Investigations indicated that the Iranian is on the island illegally.
 ArsonUnidentified persons torched five cars last night in Limassol.
The fire totally destroyed two cars belonging to Loukas Arestis, while a third car of his was damaged.
Two other vehicles, belonging to a neighbour, were also damaged.
All five cars were parked outside the homes of their owners.
 WorldReports swirled that embattled Japanese Prime Minister Yoshiro Mori had decided to quit and would make the announcement next week, but the unpopular leader insisted he would stay on to pass important legislation.
Mori, his popularity in tatters due to a string of gaffes and scandals, has been under intense pressure from within the ruling coalition to resign to improve the coalition's chances in a key election for parliament's Upper House in July.
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An explosion of fireworks may have caused the collapse of a Chinese school which killed at least 41 people.
The toll was expected to rise after the blast, which erupted in the central part of the two-storey building where an estimated 200 schoolchildren and teachers were working in the small town of Tanbu in the eastern province of Jiangxi. More than 30 people were injured -- burned, crushed or both.
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A late-winter storm that blanketed New England with nearly one metre of snow slowly moved out of the region but coastal communities braced for a final round of dangerous storm tides and flooding.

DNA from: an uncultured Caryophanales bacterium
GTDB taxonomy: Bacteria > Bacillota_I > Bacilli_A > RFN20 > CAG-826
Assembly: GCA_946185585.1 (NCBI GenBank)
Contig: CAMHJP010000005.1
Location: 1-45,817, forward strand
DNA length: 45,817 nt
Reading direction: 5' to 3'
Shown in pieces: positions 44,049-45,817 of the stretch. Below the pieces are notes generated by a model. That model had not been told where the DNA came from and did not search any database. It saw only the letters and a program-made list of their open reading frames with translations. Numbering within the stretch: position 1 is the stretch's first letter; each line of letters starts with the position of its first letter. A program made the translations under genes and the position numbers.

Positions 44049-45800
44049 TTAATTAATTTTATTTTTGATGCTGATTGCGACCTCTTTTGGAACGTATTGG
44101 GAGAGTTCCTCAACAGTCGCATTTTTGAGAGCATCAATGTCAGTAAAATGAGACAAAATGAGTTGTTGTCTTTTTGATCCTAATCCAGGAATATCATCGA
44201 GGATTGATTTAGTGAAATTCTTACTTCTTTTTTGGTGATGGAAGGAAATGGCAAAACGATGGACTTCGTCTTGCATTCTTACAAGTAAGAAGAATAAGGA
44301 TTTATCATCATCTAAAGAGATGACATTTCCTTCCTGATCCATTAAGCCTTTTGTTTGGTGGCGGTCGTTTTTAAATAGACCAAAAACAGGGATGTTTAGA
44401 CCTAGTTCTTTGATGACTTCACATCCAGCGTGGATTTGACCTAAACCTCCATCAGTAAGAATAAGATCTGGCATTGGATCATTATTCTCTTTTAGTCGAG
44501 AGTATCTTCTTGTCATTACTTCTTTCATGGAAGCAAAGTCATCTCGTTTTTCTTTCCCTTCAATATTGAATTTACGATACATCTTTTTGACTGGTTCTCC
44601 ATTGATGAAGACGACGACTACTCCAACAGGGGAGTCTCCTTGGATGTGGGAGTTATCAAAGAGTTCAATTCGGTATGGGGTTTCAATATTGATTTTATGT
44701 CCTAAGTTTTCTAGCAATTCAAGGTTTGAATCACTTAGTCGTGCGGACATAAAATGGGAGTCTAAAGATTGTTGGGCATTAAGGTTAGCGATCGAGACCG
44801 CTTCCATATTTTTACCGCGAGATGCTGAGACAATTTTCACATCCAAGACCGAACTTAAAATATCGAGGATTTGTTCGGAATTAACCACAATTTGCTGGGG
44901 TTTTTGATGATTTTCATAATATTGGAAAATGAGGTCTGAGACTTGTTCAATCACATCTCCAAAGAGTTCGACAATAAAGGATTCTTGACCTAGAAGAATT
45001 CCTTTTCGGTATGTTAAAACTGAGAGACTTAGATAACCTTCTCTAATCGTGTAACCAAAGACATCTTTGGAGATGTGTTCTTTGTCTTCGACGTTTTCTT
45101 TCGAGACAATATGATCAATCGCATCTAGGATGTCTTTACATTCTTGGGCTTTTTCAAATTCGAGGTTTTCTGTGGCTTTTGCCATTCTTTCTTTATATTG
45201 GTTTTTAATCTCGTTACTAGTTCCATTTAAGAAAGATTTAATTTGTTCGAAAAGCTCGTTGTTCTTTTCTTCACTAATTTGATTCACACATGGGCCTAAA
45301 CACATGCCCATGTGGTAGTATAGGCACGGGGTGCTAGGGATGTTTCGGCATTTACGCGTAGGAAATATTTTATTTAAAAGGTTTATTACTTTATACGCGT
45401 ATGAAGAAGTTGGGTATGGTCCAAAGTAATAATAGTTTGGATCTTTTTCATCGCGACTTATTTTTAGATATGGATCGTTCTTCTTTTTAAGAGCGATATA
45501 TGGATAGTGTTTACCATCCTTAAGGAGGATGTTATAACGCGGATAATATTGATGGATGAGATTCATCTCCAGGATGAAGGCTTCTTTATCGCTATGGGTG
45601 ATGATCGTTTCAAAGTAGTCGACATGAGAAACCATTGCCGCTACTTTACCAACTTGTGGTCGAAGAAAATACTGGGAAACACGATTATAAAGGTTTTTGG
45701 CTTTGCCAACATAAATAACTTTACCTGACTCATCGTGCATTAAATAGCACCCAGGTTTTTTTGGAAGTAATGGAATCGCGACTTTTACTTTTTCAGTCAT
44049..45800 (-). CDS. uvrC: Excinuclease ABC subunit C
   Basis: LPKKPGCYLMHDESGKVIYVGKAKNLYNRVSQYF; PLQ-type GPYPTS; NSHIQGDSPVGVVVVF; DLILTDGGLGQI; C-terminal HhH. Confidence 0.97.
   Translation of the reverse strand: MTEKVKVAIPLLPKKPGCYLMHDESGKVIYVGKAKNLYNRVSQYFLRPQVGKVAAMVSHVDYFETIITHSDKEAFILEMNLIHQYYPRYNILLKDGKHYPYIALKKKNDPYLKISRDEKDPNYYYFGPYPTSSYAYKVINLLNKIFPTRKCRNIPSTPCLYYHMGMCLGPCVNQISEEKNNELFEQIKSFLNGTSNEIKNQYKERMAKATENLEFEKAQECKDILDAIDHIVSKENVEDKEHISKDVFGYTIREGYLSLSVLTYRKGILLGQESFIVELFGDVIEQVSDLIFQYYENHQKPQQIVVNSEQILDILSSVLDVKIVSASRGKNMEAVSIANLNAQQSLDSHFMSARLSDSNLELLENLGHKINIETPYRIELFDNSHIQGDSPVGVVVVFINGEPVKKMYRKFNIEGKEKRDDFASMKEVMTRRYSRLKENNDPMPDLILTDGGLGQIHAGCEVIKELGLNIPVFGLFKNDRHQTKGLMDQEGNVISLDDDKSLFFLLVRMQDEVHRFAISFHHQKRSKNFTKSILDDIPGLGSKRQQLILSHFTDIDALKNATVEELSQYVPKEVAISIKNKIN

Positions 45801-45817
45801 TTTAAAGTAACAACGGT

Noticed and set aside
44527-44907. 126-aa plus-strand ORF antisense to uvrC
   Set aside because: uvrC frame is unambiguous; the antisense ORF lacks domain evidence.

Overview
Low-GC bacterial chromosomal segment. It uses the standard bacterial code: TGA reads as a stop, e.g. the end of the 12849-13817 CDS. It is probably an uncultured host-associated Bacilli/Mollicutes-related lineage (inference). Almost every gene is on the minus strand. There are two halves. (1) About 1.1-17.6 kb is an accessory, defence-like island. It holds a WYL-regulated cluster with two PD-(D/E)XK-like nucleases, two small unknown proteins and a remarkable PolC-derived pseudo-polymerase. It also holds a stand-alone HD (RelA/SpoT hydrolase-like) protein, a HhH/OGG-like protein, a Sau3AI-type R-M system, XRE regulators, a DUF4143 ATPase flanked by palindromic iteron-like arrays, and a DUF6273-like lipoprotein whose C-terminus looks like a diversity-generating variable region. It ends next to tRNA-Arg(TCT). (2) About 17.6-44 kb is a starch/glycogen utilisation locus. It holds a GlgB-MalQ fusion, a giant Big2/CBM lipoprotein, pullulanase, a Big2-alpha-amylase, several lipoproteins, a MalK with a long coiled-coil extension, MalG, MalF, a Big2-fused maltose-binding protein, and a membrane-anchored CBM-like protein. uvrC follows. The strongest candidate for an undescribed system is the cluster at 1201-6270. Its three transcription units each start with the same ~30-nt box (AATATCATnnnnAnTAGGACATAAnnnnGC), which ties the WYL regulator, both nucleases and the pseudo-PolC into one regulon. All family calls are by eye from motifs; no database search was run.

Businesses and government offices looked set to open normally on Wednesday after staying closed for two days because of the much-hyped blizzard, which flooded shore communities and buried the region in heavy, wet snow that downed trees and toppled electrical transmission towers.
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Thousands of people may have to be evacuated if a tropical storm building in the Indian Ocean sweeps over flood-stricken areas of Mozambique this weekend.
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In Israel, Ariel Sharon is set to take office today as prime minister of a unity government formed to confront a Palestinian uprising that has shaken Israel to the core.
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Iranian President Mohammad Khatami has strong doubts about running for re-election amid growing frustration with the hardline opposition to his liberal reforms.
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European veterinary experts extended a ban on UK livestock exports until March 27, suspended livestock markets for at least a week and introduced strict curbs on cross-border animal movements.
The crisis over the highly contagious virus has now entered its third week in Britain, with more than 70 confirmed infection sites across the country.